Who are we looking for?
We are looking people who meet the following criteria:
• Aged 16-65 years old.
• In contact with the mental health services with a diagnosis of
non-affective psychosis (primary diagnosis of schizophrenia,
schizoaffective disorder, persistent delusional disorder, acute
and transient psychotic disorder, or psychosis not otherwise
• Able to provide written informed consent.
• Able to read and write in English and complete assessments.
What can we offer to participants?
• Participants will be involved in research that may improve
clinical practice, and subsequently help other people in their
• Researchers will meet the participants at their own homes or
another local venue of their choice.
• Participants will receive £10 for completing stage 1, £20 for
completing stage 2 and £10 for completing stage 3 as a small
token of appreciation.
• They will receive feedback about the project’s results.
For more information/to get involved, contact:
This leaflet is for you if:
James Dudley (Research Assistant)
• You want to know more about the project
• You are someone who might want to take part
• You are a carer or mental health worker and you know
someone who meets the criteria who might like to take part
Sehar Maqsood (Research Assistant)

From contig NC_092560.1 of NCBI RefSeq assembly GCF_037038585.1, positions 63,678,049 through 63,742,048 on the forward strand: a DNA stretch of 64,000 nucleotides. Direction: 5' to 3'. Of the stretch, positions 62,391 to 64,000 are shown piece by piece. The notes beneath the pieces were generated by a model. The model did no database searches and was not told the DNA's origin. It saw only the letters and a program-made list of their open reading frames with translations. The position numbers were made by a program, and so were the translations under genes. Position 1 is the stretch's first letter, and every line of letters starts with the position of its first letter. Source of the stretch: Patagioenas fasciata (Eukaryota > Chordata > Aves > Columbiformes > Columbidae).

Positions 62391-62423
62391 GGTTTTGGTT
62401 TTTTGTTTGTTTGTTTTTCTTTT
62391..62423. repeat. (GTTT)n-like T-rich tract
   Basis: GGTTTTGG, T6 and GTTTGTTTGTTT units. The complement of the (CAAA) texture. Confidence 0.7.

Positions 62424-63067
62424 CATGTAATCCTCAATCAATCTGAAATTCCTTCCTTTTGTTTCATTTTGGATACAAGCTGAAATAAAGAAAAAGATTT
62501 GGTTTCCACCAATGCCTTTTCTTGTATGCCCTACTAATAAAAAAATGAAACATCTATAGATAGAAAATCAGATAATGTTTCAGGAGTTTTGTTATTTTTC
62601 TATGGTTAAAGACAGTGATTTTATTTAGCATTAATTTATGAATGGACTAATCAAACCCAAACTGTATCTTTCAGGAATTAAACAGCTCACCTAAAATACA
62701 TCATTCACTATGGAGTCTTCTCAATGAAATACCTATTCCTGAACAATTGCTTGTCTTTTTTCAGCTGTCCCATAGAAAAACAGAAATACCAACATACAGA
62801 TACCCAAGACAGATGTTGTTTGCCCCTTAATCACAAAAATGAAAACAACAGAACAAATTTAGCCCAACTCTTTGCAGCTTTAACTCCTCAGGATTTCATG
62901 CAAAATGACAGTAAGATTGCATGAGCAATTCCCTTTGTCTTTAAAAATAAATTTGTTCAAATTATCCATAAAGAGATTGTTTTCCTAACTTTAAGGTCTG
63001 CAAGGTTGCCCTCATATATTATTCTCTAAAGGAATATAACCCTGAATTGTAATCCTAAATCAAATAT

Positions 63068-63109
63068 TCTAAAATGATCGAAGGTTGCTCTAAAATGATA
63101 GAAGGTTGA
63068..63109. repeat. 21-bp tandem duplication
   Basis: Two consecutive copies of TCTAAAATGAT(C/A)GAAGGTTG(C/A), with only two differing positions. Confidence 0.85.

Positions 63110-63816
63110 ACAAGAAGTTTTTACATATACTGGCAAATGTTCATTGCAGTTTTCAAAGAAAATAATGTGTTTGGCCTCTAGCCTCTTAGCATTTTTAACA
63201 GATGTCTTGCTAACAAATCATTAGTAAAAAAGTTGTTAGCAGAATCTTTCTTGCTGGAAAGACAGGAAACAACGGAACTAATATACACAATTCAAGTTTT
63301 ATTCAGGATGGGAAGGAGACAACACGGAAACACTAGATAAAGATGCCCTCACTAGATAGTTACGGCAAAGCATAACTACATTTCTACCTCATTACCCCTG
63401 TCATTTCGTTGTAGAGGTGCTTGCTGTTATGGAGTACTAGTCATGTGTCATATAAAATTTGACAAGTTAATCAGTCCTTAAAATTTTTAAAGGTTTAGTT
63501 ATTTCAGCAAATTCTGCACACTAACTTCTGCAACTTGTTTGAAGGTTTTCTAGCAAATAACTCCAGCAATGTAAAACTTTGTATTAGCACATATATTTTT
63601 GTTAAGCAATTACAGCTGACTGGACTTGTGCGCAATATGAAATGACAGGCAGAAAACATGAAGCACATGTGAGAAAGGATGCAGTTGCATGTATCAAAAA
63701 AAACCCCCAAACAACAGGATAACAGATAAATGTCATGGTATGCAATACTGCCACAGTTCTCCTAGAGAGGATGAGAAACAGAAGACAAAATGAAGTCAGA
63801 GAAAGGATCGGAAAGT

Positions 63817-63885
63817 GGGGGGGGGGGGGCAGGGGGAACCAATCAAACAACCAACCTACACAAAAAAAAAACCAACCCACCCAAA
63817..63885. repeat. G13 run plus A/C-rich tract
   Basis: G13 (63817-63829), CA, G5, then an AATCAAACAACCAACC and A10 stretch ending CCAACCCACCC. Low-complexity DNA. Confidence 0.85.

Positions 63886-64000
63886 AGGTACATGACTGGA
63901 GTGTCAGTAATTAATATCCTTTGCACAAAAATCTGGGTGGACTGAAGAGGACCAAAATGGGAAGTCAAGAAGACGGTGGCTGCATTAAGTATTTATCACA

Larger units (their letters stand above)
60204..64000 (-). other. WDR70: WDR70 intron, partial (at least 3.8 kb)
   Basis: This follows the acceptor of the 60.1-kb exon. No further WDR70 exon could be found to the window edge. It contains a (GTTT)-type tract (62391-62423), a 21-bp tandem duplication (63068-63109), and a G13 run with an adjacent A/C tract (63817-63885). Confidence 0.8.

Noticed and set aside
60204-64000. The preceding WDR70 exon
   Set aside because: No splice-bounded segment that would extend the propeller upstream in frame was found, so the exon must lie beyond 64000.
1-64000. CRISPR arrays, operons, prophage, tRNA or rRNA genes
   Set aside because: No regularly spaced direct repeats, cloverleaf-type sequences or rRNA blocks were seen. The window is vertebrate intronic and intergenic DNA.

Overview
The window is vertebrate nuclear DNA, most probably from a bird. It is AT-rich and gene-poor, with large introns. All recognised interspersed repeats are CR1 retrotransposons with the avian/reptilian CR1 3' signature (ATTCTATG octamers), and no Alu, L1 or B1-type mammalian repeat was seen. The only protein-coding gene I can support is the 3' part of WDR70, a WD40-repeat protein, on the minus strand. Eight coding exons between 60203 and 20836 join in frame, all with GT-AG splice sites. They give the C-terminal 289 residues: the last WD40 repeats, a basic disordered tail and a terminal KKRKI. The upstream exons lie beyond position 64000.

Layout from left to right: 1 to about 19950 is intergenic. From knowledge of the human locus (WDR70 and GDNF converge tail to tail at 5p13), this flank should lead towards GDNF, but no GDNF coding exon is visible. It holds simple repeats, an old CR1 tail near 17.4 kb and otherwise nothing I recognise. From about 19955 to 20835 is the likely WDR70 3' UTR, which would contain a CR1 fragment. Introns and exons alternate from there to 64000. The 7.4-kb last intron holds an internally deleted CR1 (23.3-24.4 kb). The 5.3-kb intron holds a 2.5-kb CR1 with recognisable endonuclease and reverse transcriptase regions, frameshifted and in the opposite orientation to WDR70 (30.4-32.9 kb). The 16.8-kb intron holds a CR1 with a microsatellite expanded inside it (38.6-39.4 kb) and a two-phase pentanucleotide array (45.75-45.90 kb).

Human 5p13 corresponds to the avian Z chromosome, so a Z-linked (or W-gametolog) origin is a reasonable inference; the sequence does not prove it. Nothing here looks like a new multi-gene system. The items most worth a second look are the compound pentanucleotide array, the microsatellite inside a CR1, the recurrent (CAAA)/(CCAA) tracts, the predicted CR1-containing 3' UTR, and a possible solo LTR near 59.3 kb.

Who is carrying out the project?
What is involved?
The study is part of the Recovery Programme of research. It is
We are hoping for 120 people to take part within the North West
being carried by researchers at Greater Manchester West Mental
Health NHS Foundation Trust and Bangor University. It is also
supported by the NIMR Mental Health Research Network.
The study is divided into 3 stages of assessment:
Background to the project
It is a common view that recovery from psychosis should be viewed
on an assessment of symptoms and relapse, however there are
issues with this perspective. Research has shown that service users
• A short interview, computerised task and self-report
can score highly for symptoms on clinical measures, yet also
questionnaires about functioning, recovery, self-esteem, mood
function normally socially, occupationally and cognitively.
etc… are undertaken, taking around 2 hours.
Furthermore, findings have noted that service users tend to define
recovery in terms of rebuilding life, rebuilding self and hope for a
Given this new way of looking at recovery, work is required to
• A specially programmed watch and pack of
answer the questions which arise. Are recovery judgements stable
diary booklets are provided for six days.
over time, or do service users fluctuate in their judgements about
mental wellness? Why do some service users regard themselves as
• The watch will bleep at several points
recovered whereas others do not? So far very little research has
throughout the day; at that point a short series of simple ques-
addressed this issue. Our study is therefore designed to address a
tions about mood, self-esteem, rumination and thoughts are
series of hypotheses that are necessarily speculative.
filled out in the diary.
Aims of the project
• Help to emphasise individual differences in perception of
• Once a month, the researcher will give a very short phone-call
• To increase understanding of factors underlying recovery from
asking about state of recovery and current mood and self-
• To provide evidence for and to encourage a more optimistic
• On the sixth month, there will be a final meeting repeating the
view of recovery.